THE SANDY beaches ofAustralia's Gold Coast - or Surfers'Paradise as it is known across the world - play an important role in the country's tourism and the economy.
The beaches lose large volumes ofmaterial to coastal erosion. To control the sand erosion and assure the future of the region's tourism, local authorities have instigated a long-term coastal protection programme.
Besides conventional beach stabilising measures, The Gold Coast Beach Protection Strategy includes construction of a near-shore submerged artificial reef, designed to minimise the destructive effects of the waves upon the beaches and to improve the surfing conditions.
The reef has been built at Narrowneck, using more than 350 individually and accurately placed Terrafix Soft Rock 'mega sand containers'supplied and manufactured by Soil Filters Australia, a subsidiary company of German geosynthetics manufacturer Naue Fasertechnik which also provided technical advice and support.
The cross-section profile of the 350m x 600m, V-shaped artificial reef ranges between 1m and 10m below mean sea level and is positioned 200m offshore, producing left and right surf breaks.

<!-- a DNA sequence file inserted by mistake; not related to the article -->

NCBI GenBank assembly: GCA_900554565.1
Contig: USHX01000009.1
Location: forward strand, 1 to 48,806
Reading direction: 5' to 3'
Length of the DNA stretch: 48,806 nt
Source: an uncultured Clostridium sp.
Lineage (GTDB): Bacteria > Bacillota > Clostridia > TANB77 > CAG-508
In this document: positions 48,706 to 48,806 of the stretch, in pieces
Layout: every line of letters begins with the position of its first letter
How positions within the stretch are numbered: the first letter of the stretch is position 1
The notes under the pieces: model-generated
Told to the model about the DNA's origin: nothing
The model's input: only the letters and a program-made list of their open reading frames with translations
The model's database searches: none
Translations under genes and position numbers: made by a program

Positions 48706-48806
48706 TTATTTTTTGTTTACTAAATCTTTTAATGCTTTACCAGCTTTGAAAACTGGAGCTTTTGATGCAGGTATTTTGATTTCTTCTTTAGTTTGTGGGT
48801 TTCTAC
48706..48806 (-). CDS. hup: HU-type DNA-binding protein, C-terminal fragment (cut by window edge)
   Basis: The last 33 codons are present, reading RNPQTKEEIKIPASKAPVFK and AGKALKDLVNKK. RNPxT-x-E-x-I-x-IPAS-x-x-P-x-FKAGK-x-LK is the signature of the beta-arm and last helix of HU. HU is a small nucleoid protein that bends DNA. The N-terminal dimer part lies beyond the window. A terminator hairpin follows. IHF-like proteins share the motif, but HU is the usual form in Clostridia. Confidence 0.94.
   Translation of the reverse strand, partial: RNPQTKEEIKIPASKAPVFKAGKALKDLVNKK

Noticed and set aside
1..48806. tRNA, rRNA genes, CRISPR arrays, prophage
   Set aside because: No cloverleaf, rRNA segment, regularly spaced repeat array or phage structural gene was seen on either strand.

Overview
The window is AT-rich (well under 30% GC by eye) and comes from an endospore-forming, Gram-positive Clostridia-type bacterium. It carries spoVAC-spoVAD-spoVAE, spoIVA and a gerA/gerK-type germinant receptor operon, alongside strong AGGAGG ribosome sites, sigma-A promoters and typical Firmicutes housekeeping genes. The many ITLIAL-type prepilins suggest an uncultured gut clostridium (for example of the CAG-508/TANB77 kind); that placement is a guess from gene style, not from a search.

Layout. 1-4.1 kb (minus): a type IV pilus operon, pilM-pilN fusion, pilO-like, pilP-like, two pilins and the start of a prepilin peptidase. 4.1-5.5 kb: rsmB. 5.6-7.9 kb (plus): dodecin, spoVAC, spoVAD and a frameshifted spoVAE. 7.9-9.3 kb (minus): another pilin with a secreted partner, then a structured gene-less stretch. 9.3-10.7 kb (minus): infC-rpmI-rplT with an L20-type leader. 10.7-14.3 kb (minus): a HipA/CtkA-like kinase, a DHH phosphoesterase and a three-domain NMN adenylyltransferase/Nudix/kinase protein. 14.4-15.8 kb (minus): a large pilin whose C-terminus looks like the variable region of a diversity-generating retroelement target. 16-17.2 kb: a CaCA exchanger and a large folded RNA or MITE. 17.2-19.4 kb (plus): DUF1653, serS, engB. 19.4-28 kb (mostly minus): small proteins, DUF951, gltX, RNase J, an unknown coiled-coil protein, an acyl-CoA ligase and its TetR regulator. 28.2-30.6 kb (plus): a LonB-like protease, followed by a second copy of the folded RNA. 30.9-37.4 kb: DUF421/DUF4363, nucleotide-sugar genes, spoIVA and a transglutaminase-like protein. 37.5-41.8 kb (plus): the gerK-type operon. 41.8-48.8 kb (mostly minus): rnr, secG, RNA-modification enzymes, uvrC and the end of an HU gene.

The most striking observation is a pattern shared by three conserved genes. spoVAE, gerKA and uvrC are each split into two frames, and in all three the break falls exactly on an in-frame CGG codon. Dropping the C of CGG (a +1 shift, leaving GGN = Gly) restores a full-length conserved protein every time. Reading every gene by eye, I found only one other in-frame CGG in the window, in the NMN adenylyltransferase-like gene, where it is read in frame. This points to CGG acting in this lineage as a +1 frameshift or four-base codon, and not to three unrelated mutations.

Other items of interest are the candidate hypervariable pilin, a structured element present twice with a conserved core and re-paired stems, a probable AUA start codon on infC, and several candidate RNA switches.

By using mechanically bonded nonwoven geotextile sand containers as construction elements, a cost saving of 50% was achieved compared with conventional reef/ breakwater construction methods using rock or concrete.
Each of the 20m long sand containers was manufactured with diameters between 3. 0m to 4. 8m, resulting in filled weights of up to 500t.
Offshore installation was undertaken by local company McQuade Marine Dredging using its split hull hopper Faucon. During installation the pre-fabricated sand containers were opened out in the load area of the hopper, then filled with dredgings delivered by a trailing arm suction device.
After positioning using GPS, the sand container was dropped to the sea-bed by opening the split hull hopper in the ship's longitudinal direction. Up to 10 sand containers could be installed per day.
Construction work started in August 1999 and was completed in middle of this year.
Since then, considerable marine life - fish, algae, seaweed and surfers - have been observed settling on the reef after only a few months.